As befitted her role as a social leader, Sarah immersed herself in charitable works. Both she and her husband were generous financial supporters of the Church of England, contributing whenever possible to special projects. Never in a position of complete financial security, Sarah often preferred to volunteer her time and lend her name to charitable causes rather than donate funds. Thus she taught Sunday school for over a decade, worked on committees to establish a women’s infirmary, served from 1899 to 1901 on the women’s auxiliary to raise funds for the Royal Jubilee Hospital, was a founding member in 1894 and honorary president of the Local Council of Women of Victoria and Vancouver Island, and in 1910 became patron of the Island Arts and Crafts Society.
Sarah’s art occupied a prominent part of her leisure time. In 1860 she had executed a series of 12 watercolours depicting the Hudson’s Bay Company fort and the town of Victoria; they remain important historical documents. These detailed and realistic paintings received a wide audience on their initial showing in 1862 at the International Exhibition in London, where they were labelled “the work of a colonial amateur.” Two of the sketches were later translated into lithographs to illustrate Richard Charles Mayne’s Four years in British Columbia and Vancouver Island . . . (London, 1862) and they would be reproduced in numerous publications over the years. In 1862 she sketched landscapes of New Westminster, Hope, Yale, and the Fraser River and a decade later she documented the house and gardens of Pentrelew. Her sketches in 1877 of the newly consecrated St Andrew’s Church at Comox and of the Courtenay River were made into woodblock prints for the Church of England’s annual report on British Columbia’s missions. By the late 1870s her artistic activity had diminished and it soon ceased as failing eyesight (eventually diagnosed as glaucoma), compounded by years of eye strain, impaired her abilities. In 1880 she accompanied her husband on circuit during a three-month trip from New Westminster to the Cariboo region. Her daily diary remains an important record of travel in the province, containing details of events, people, and landscapes. Sarah became Lady Crease in 1896, when her husband was knighted. Henry Crease retired that year and the social obligations of public life ceased. Until 1919, when she broke a hip, she remained active in community works and corresponded with friends and family around the world.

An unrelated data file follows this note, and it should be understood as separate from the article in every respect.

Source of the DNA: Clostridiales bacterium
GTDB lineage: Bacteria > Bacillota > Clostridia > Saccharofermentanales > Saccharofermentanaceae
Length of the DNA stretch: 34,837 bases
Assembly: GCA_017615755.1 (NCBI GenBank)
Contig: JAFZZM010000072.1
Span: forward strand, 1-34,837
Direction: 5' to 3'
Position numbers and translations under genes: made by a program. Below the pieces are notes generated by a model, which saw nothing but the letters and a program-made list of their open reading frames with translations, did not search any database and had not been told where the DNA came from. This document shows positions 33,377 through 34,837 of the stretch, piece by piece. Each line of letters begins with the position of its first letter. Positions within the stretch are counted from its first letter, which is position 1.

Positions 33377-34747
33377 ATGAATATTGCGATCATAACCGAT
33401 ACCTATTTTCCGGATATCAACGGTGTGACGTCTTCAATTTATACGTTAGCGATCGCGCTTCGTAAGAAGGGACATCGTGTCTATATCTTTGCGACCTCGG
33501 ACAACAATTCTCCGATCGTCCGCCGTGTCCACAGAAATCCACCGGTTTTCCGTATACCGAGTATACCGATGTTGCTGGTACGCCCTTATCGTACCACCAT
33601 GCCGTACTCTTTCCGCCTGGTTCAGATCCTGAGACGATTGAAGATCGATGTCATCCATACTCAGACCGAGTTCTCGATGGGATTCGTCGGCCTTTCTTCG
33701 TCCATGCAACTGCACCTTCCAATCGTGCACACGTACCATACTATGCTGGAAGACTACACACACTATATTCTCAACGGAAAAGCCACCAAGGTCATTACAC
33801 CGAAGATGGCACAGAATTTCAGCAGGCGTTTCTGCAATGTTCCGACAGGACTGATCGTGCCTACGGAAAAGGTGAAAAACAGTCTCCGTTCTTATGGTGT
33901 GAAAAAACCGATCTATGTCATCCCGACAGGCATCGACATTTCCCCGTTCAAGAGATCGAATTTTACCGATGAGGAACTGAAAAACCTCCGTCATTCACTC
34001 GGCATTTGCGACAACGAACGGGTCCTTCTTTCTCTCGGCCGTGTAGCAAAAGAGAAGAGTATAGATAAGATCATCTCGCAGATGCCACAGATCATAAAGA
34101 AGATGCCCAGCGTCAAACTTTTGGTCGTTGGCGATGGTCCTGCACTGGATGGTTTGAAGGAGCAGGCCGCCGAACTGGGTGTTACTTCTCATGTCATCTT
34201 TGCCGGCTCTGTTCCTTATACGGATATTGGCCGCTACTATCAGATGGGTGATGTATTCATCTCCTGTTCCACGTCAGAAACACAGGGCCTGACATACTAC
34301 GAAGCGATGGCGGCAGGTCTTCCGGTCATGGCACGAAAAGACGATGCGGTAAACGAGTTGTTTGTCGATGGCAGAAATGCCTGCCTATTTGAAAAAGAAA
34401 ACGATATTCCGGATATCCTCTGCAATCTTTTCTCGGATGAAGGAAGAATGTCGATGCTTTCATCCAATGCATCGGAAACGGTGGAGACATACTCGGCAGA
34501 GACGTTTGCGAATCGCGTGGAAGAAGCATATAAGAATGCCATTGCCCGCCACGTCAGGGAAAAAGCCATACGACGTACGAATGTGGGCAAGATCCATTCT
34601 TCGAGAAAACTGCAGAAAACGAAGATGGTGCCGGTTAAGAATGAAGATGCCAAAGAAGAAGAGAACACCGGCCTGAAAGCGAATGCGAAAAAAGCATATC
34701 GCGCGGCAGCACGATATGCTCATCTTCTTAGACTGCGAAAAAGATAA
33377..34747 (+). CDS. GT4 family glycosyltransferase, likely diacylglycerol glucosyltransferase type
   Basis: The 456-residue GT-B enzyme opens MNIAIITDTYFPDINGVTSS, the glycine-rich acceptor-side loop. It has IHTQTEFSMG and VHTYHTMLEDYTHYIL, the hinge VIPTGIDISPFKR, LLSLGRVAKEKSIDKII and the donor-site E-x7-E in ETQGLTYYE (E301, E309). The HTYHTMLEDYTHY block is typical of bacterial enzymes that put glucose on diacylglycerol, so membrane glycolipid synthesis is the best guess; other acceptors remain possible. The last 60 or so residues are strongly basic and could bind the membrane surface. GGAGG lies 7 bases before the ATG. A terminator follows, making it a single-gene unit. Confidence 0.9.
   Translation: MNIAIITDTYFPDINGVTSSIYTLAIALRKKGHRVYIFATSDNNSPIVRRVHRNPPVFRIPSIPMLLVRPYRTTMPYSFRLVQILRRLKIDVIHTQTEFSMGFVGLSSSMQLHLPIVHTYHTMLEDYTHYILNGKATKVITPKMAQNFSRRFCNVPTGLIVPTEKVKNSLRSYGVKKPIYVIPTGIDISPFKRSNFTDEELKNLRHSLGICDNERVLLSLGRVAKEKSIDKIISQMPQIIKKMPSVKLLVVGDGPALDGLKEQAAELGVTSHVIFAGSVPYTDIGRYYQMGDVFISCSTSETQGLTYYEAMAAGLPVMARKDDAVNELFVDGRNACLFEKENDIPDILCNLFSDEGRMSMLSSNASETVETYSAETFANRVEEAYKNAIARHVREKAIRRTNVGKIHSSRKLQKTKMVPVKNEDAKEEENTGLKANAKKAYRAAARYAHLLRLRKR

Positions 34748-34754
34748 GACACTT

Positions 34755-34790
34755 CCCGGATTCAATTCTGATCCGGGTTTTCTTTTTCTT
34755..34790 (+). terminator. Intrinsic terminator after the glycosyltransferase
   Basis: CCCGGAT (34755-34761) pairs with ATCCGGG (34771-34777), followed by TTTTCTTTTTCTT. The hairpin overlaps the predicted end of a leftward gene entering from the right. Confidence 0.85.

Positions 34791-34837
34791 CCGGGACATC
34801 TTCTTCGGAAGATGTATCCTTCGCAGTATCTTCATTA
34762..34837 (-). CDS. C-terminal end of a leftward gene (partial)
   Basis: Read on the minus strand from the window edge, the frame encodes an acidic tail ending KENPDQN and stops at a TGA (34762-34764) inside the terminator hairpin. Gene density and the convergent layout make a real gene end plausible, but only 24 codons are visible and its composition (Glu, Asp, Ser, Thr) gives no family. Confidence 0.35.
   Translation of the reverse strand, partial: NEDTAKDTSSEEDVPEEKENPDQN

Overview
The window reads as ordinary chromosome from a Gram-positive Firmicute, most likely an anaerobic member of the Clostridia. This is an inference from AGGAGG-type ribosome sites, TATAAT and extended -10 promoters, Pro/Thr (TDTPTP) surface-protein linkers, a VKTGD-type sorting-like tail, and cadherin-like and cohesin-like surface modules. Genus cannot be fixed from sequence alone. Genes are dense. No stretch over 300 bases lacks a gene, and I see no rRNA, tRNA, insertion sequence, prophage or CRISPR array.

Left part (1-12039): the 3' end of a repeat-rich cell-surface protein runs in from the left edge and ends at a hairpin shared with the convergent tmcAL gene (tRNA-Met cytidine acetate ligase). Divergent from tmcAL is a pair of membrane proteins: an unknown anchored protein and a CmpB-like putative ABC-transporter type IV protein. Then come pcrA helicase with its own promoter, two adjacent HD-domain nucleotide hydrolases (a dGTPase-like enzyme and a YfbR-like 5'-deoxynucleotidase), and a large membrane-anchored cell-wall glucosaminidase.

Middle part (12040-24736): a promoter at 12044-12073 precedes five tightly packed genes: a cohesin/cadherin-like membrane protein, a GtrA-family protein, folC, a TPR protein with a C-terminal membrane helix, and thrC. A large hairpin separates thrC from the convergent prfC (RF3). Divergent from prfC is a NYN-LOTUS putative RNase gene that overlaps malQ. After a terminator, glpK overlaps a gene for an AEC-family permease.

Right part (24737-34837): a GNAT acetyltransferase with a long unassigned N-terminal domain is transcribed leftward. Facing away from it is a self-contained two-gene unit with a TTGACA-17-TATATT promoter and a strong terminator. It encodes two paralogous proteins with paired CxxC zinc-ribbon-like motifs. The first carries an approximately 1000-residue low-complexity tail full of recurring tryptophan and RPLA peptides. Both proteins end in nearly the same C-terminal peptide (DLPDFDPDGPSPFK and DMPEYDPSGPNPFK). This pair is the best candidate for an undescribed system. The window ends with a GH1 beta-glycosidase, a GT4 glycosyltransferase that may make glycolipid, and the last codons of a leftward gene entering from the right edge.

Ever the communicator, Sarah Crease left an impressive legacy. Several hundred of her ink, pencil, and watercolour works are extant, a prodigious and outstanding body of sketches. Together with her voluminous correspondence and numerous diaries, these records provide unparalleled documentation of British Columbia’s colonial and post-confederation immigrant society.
Sarah Lindley’s voluminous correspondence and her diaries can be found in the BCA (MS-0054; MS-0055; MS-0056; MS-2879), together with over 400 of her paintings and sketches. She transmitted her love of record-keeping to her children, whose works of art, letters, and diaries are also held at the BCA.
K. A. Bridge, Henry & self: the private life of Sarah Crease, 1826–1922 (Victoria, 1996); “Lindley documents in the British Columbia Archives,” in John Lindley (1799–1865): gardener-botanist and pioneer orchidologist: bicentenary celebration volume, ed. W. T. Stearn (Suffolk, Eng., 1999), 191–92; “Two Victorian gentlewomen in the colonies of Vancouver Island and British Columbia: Eleanor Hill Fellows and Sarah Lindley Crease” (ma thesis, Univ. of Victoria, 1984). C. B. Johnson-Dean, “The Crease family and the arts in Victoria, British Columbia” (ma thesis, Univ. of Victoria, 1981); The Crease family archives: a record of settlement and service in British Columbia (Victoria, 1982).